In a front engine car, most of the weight is over the front wheels. This usually results in higher natural levels of grip at the front (which is useful for steering and braking). The comparatively unladen rear wheels may have lower natural levels of grip, which can lead to oversteer especially when accelerating round a corner. This is the reason some very high powered cars have wider wheels and tyres at the back.
    Question: When a front-engined rear-wheel drive car accelerates hard in a corner, there is a high possibility of oversteer. I also understand that weight is transferred to the rear under acceleration, therefore i would like to know how the rear wheels can still lose traction when weight is transferred to the rear and on to the rear wheels.
    Answer: There are many factors at work when cornering and its a fine balance of forces. Its important to understand that when youre cornering there is much less grip available for acceleration and braking. For a rear weight transfer to occur in the first place, you need to have the grip available to put the power down if you try to accelerate hard youre likely to overwhelm the rear tyres and spin one or both of the wheels. This reduces the physical grip dramatically which can then lead to oversteer.
    Rear wheel drive, rear engine e.g. Porsche 911

    Cause of oversteer
    Likelihood of oversteer
    Entering the corner too fast
    High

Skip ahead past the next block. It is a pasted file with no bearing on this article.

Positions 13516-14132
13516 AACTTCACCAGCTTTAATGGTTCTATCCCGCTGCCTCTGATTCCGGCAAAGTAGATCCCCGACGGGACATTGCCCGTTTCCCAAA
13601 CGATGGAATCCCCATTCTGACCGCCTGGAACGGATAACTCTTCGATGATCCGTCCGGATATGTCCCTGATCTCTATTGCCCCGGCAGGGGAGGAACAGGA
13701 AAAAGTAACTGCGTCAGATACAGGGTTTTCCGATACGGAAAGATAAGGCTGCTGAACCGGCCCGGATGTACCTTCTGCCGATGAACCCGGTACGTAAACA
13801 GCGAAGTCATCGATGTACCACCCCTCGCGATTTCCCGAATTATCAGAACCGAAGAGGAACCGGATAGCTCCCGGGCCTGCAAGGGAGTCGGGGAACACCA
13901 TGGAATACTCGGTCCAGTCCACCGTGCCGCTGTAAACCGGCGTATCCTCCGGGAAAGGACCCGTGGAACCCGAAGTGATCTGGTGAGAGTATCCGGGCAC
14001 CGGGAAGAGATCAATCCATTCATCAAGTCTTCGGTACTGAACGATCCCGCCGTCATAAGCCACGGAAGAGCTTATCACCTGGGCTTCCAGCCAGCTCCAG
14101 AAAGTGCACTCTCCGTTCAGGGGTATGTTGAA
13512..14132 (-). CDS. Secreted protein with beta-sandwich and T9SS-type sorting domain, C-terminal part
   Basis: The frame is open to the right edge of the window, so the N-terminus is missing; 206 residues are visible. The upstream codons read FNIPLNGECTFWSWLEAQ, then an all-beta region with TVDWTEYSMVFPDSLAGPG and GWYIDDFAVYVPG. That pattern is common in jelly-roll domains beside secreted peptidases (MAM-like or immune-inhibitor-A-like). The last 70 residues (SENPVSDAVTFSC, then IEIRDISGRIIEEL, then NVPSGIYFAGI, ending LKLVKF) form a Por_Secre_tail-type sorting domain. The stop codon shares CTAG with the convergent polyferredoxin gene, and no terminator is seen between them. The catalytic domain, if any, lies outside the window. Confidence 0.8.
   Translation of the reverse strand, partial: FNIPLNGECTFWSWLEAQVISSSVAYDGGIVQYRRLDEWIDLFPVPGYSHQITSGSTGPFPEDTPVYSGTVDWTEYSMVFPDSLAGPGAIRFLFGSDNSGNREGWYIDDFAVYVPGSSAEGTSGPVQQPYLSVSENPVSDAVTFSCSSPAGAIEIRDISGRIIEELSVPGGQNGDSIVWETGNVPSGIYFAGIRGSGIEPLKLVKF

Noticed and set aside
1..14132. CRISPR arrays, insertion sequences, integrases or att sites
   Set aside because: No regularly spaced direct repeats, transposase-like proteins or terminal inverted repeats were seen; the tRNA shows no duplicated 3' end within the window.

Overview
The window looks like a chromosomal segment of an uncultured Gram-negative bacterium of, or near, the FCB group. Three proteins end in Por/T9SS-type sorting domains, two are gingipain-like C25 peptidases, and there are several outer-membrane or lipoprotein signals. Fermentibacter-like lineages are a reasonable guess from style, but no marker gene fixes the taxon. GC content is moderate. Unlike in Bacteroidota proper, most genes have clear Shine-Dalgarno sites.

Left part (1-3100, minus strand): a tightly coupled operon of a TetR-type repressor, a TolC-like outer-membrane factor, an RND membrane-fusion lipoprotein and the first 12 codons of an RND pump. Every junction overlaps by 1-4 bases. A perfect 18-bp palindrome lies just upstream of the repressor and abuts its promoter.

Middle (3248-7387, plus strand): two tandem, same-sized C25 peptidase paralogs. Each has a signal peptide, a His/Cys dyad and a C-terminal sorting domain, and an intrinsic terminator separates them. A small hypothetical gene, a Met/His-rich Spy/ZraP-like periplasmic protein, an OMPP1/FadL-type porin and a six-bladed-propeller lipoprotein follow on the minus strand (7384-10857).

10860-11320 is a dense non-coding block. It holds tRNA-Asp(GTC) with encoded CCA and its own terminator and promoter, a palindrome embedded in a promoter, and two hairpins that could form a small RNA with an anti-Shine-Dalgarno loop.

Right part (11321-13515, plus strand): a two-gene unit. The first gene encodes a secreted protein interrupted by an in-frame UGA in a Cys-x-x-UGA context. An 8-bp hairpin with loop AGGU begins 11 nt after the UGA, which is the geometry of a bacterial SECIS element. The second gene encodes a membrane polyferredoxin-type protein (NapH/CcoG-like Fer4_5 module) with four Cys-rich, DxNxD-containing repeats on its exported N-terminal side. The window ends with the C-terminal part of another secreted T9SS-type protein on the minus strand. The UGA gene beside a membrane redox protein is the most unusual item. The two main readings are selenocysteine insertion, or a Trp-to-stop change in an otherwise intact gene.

Accelerating early or aggressively
    Med
    Lifting off the throttle
    High
    Braking
    High
    Rear engine, rear wheel drive vehicles such as the Porsche 911 can oversteer for different reasons to front engine varieties. In this case most of the vehicle weight is over the rear wheels, leading to greater levels of natural grip at the back, which should lead to an inherent low risk of oversteer. However, there is another force at work here momentum. Objects with greater mass carry more momentum and are harder to change direction at speed. In the case of rear engine cars, the rear has more momentum than the front which can lead to a greater risk of oversteer as a result of braking or lifting off mid corner.
    Mid engine cars can also oversteer for similar reasons, but tend to provide a better balance of under and oversteer.
    Front wheel drive (front engine) e.g. Peugeot 205 GTi, Renault Clio Cup

    Cause of oversteer